New California DUI Laws Uber & Lyft Drivers Need to Know

June 4, 2018

If you drive for Uber and Lyft, you know that ridesharing is prone to a lot of legal controversy. Some of the debates include:

  • Are ridesharing drivers independent contractors or employees?
  • Are ridesharing drivers obligated to workers’ compensation insurance?
  • Are ridesharing drivers commercial drivers or private citizens?

The state of California has taken action on one of these core issues. A new DUI law for Uber and Lyft drivers will take effect on July 1, 2018. Here’s why you may need to contact a DUI ticket attorney soon.

A Stricter Limit

California’s new law, Assembly Bill 2687, holds rideshare service drivers to the same standard as other commercial drivers. It is now illegal for Uber and Lyft motorists to have a blood alcohol concentration (BAC) level higher than 0.04. This is half the BAC limit for private citizens. If you have even the smallest amount of alcohol then transport a customer, you may end up in handcuffs and in need of a traffic ticket cleaner.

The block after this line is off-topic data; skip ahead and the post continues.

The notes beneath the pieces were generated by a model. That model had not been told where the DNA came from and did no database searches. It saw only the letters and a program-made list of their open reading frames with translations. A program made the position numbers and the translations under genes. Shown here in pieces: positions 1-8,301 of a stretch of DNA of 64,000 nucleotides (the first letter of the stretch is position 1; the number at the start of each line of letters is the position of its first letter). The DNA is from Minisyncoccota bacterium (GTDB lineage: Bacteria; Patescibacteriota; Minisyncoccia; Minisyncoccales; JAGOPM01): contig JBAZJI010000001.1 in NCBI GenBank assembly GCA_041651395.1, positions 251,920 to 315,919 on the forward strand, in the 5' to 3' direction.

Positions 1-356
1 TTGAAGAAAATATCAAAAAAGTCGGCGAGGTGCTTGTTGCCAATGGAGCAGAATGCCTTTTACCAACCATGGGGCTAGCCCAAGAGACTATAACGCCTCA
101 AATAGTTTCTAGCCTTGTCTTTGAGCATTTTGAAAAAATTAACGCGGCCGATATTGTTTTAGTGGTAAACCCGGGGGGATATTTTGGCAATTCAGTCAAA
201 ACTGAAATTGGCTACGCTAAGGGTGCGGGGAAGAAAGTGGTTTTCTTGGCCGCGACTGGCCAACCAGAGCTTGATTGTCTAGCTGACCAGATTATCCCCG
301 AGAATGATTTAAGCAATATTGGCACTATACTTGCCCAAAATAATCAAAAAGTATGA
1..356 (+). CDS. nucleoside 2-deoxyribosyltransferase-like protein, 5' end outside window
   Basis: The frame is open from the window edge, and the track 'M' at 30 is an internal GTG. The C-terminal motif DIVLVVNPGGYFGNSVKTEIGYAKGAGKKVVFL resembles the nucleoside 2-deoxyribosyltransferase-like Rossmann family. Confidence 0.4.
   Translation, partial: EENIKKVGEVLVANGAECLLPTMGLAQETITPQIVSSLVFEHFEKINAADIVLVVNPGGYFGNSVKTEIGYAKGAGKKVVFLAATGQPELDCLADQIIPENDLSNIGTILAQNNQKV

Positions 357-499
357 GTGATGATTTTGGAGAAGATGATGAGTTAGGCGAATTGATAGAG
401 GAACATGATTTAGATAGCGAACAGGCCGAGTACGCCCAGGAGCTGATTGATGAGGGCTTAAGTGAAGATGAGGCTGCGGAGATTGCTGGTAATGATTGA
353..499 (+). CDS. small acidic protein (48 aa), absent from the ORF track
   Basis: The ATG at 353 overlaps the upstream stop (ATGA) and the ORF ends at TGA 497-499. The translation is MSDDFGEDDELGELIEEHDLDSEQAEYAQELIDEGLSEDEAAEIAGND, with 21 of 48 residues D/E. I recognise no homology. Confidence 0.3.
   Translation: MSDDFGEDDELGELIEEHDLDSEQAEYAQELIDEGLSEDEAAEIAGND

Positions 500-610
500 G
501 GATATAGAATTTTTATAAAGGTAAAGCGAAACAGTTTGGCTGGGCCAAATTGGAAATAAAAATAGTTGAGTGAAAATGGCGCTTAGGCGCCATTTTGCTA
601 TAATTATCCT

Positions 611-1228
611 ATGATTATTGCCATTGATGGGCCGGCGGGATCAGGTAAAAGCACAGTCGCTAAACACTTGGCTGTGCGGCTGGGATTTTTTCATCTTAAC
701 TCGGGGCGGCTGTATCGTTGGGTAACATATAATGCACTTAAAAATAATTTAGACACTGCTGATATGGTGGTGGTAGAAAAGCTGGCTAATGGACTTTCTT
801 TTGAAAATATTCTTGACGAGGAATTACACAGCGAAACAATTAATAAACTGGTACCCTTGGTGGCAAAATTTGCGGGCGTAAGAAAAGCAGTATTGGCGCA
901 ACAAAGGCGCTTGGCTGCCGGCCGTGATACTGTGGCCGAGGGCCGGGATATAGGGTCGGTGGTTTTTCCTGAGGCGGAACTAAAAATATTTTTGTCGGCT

When Your Car Is a Commercial Vehicle

Before the law was passed, lawmakers struggled to define ridesharing cars as commercial vehicles. This is because many rideshare drivers use their own personal, family cars. The California Assembly determined that a car becomes commercial whenever a paying passenger is in the car. Whenever you have a customer in your car, the limit becomes 0.04. This makes it more likely that you’ll need a DUI ticket fix in the near future. Just click “The Ticket Clinic near me” to find the nearest DUI attorney.

This may be frustrating for you to learn. One second, you may be having a beer or two with your friends and want to make some extra cash the next. If you get any tickets or charges against you while driving for Uber, make sure you talk to a DUI and speeding ticket lawyer.